©2019 by Perdana Leadership Foundation.

Nurturing Human Capital in the Digital Age - A Summary of Session F



PERDANA LEADERSHIP FOUNDATION CEO FORUM 2019

SESSION F: Nurturing Human Capital in the Digital Age


Panellists:

  • Dato’ Hamidah Naziaddin, Group Chief People Officer & CEO, CIMB Foundation

  • Mr Saiful Zahrain Subhan, Group CEO, IRIS Corporation Berhad

  • Mr Mark Koh, Chief Executive Officer, SupaHands.com

  • Mr Ezra Effendy, Deputy Executive Chairman, Penborn Venture Capital Sdn Bhd

  • Ms Norhazleen Madros, Head (Human Capital Development) & CEO, PETRONAS Leadership Centre

  • Ms Mawar Mustaffa, Global People & Organisational Development | APAC, SWIFT

  • Moderator: Ms Dilys Boey, Asean People Advisory Services Leader, Ernst & Young Solutions LLP


Summary


In the digital age, the work force faces challenges in the area of recruitment, managing skill sets, and retention. Recruitment involves finding talents with a digital mindset, a combination of hard and soft skills, as well as creativity. Hard skills are not difficult to obtain as there are ample platforms for learning and development. In fact, most big organisations, e.g Petronas and CIMB, have their own training programmes for the continuous development of their staff.


On the other hand, soft skills are increasingly important as we need to inject the human element into the workforce to develop their creativity.


Retaining the workforce is also essential, especially the millennial employees who are motivated to stay with an organization not just for monetary rewards but for benefits in kind such as maternity / paternity leave, job rotation, mentorship, and opportunities for self-development.


Moving forward, the work force must realise that the job market is very competitive and they need to have the hard skills while developing their soft skills and creativity. They must constantly be self-motivated and driven. Companies are always on the lookout for creative talent with the right attitude.




SUMMARISED POINTS BY PANELLIST


MS DILYS BOEY

Ms Dilys Boey

  1. From our traditional lens, we have always defined talent as our full-time or part-time employees. But now we are moving towards an age where the stats says that by 2030, 50% of the workforce could be contingent workers.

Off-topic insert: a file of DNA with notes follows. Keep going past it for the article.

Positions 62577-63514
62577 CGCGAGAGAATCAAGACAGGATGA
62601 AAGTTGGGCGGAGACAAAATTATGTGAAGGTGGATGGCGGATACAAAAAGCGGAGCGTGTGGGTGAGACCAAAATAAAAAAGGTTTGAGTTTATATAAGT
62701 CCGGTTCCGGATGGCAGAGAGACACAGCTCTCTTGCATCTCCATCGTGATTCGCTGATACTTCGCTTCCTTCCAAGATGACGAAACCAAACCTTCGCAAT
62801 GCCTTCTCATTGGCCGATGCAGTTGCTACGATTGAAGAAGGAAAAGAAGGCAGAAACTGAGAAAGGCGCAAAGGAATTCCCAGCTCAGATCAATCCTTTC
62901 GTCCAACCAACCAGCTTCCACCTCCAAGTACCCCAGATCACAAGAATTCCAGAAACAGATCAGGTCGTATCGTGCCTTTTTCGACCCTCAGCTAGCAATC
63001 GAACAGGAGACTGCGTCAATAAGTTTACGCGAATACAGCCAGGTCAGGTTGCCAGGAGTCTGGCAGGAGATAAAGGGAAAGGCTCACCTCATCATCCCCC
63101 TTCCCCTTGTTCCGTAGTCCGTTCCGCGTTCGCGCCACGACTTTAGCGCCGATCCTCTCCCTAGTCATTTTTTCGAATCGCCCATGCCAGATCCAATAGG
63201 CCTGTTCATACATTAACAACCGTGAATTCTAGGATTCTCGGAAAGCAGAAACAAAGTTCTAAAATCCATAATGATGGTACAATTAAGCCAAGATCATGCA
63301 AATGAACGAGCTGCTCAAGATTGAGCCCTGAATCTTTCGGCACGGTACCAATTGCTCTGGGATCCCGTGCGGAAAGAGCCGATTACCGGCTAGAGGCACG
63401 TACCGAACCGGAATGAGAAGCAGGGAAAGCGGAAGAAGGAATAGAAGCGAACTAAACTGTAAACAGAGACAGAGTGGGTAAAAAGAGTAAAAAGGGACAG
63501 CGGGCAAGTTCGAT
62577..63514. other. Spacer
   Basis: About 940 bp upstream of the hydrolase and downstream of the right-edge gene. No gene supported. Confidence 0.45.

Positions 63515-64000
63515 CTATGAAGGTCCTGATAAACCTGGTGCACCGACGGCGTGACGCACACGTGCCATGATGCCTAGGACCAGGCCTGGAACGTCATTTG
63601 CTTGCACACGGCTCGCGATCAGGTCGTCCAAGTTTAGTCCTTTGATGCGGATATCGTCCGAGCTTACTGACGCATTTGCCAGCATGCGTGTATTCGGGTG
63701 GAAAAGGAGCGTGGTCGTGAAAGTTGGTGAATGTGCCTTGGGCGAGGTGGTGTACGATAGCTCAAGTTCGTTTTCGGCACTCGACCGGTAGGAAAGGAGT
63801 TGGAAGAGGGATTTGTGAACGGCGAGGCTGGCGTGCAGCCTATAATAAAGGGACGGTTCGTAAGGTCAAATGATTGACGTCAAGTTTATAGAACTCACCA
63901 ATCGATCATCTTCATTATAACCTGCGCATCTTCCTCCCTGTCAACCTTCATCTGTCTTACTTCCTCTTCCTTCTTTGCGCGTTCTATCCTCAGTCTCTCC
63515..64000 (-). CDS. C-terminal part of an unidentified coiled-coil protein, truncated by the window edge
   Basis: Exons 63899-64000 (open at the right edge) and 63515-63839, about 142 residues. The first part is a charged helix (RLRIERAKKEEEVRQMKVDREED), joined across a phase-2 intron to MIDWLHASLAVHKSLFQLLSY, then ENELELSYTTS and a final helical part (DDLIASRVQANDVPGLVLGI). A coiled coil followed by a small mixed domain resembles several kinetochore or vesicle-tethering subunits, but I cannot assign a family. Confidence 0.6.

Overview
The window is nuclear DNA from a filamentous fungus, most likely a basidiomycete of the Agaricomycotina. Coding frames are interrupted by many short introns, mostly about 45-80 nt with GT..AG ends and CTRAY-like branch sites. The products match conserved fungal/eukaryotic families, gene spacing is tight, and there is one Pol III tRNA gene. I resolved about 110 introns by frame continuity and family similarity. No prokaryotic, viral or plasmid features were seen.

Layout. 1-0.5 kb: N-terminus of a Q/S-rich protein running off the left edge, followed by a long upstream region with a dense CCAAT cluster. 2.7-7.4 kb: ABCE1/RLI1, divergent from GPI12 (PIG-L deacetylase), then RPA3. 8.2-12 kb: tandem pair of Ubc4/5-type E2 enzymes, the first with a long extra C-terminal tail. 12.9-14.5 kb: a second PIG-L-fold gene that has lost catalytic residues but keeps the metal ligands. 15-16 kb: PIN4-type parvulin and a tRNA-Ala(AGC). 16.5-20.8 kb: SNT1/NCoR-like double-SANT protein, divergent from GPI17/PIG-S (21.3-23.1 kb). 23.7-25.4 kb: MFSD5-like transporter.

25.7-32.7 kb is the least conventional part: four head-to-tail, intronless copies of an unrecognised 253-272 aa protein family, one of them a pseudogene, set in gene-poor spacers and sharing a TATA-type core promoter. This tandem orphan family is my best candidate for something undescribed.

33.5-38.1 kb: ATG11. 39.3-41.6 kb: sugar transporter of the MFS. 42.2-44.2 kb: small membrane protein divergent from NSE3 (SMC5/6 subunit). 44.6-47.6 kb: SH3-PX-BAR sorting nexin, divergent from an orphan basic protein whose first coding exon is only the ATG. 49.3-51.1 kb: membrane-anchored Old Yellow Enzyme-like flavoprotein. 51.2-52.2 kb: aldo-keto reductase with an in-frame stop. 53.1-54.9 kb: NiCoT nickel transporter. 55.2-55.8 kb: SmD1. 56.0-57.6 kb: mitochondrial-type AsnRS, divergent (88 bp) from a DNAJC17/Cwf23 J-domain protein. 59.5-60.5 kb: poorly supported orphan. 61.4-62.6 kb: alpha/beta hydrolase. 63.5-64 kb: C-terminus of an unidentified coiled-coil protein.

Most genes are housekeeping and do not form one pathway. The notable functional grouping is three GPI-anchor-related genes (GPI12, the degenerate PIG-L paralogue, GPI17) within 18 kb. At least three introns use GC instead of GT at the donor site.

2. One needs to pick up many skills beyond the technical skills. To do that, we need great leaders in the organisation.

  3. In our personal lives, there are a lot of existing technologies, such as news feed and advertisements, which are pushed and personalised for us. In the near future, I am sure there are going to be technologies available to HR.

  4. As much as jobs are being displaced, there will be many opportunities for us. As Albert Einstein said, “Concern for man and his fate must always form the chief interest of any technical endeavours”.


DATO’ HAMIDAH NAZIADDIN


Dato' Hamidah Naziadin
  1. The 4th Industrial Revolution is disrupting the banks. Competition is coming not from the banks alone but also from the non-banks. We need to prepare our people with the necessary skill set to compete in both the banking space and the non-bank space.

  2. CIMB has rolled out a couple of initiatives. First and foremost is recruitment. When we recruit new people, we do not just look at traditional qualifications anymore. We have opened up in terms of the qualification that we are looking for. We have cast the net as wide as we can because we want to be agile in banking now.

  3. We have set up a 3D academy for the existing people. Today, we are looking for not just IQ or EQ alone but also DQ (digital quotient). We are looking for people with a digital mindset, who can handle data and are ready for disruption.

  4. We are putting aside RM75 million over 3 years to educate, train, and equip a workforce of 36,000 people with the necessary skills. It is compulsory for everyone to take up about 10 different lessons, so they need to know coding, AI, and digital marketing.